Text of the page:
home grown has the best flavour

After my lovely big shadehouse was unceremoniously destroyed, I still wanted to grow some of my own food.
I was given/allocated/allowed to use, a narrow strip along the length of the back lawn.
The cement path behind it was filled with potted succulents belonging to prince-not-so-charming.
I planted a hedge of parsley. As you do. Because parsley goes in everything. Well, maybe not icecream.

I always let one plant flower and set seed to gather for planting the next year.

The next summer, I added lazy housewife beans, the seeds of which I'd ordered from the Diggers Club. These plants are so prolific three or four plants can feed a small family for an entire season. I planted two, so had plenty for the freezer.

I also put in Red Fig tomatoes from the Diggers Club. These tiny little tomatoes are great to pick and eat while removing weeds from the bed, also nice in salads, sliced in half or left whole.

This carrot foliage belongs to.......

.....these heirloom carrots. Again, from the Diggers Club. The ones shown here are small, I pulled them before they were full grown because the foliage was shading his pots too much. Pfft!
I like the colours, but the seeds come mixed in a single packet and they all look exactly the same, so there's no way of knowing which colours will come up.

Here they are cut and ready to cook. I steamed them, because they taste so much better that way. Interestingly, the purple ones are not purple inside, instead being orange or yellow.

This very pretty tiny flower belongs to the sweet basil that I had in a pot.

Lastly, here is the garlic that I grew from a bulb bought at Coles. Most of this will be used, but one bulb will be pulled apart and replanted.

Here is the lucky winner. I'm going to plant the cloves in a circle in a pot this time, as the edge strip has been allowed to revert to grass.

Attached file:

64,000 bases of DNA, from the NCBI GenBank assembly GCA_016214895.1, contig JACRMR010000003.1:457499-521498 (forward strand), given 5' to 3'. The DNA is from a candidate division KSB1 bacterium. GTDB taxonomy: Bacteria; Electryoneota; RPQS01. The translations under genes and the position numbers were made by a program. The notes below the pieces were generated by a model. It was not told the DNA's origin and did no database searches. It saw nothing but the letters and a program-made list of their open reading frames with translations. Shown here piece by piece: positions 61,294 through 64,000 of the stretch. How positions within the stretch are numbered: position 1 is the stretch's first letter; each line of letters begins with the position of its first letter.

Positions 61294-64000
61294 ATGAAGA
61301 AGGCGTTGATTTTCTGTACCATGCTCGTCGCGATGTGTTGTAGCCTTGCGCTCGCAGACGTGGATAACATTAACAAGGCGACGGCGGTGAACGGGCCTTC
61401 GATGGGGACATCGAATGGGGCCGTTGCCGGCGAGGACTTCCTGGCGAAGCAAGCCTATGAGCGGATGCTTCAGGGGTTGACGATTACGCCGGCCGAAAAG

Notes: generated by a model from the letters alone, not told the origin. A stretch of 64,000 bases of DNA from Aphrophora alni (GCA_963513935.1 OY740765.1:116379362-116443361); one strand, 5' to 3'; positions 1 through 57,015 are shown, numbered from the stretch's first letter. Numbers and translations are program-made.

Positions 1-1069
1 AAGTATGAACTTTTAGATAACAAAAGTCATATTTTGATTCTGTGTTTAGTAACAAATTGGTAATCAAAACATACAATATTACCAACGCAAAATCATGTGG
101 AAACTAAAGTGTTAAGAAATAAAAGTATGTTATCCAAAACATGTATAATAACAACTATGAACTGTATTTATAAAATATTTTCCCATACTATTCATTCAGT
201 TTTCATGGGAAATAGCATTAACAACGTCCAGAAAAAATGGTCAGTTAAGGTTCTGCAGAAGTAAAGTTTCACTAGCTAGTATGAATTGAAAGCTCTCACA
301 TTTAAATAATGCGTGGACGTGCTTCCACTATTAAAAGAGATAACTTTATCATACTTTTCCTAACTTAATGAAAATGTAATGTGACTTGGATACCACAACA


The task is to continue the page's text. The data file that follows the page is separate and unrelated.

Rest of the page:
All of the other potted plants; succulents, my fruit trees, roses etc are all gone now.
Most were getting too big for their pots and I couldn't handle repotting them, they were huge.
I rang the local community garden and asked if they'd like to have them. They were very glad to come and pick them up, and very excited about the fruit trees.
I'm not sure what I'll plant this summer apart from the garlic. I have seeds, but I also have a severe case of "can't be bothered", so maybe just one tomato in a pot, and a bean.


  1. They are all beautiful, River. Clearly both of your thumbs are green.

  2. Gardening is why I would never live in an apa-a-a-artment. I'll try growning garlic this year.

  3. Growing.

    Growning is what you do when someone else has eaten it.

  4. Kath; I love to get down and dirty, it puts my mind at peace. The yummy vegetables are a bonus. We won't mention the hayfever, okay?

    R.H. garlic is dead easy to grow. Separate the cloves, plant each one pointy end up, about as deep as each clove is tall, then water as needed until it matures in about ten or so months.

  5. That way up? Thanks. Well if they take so long to mature I'll plant quite a few.

  6. I really like your blog and i respect your job. I wish you successes.


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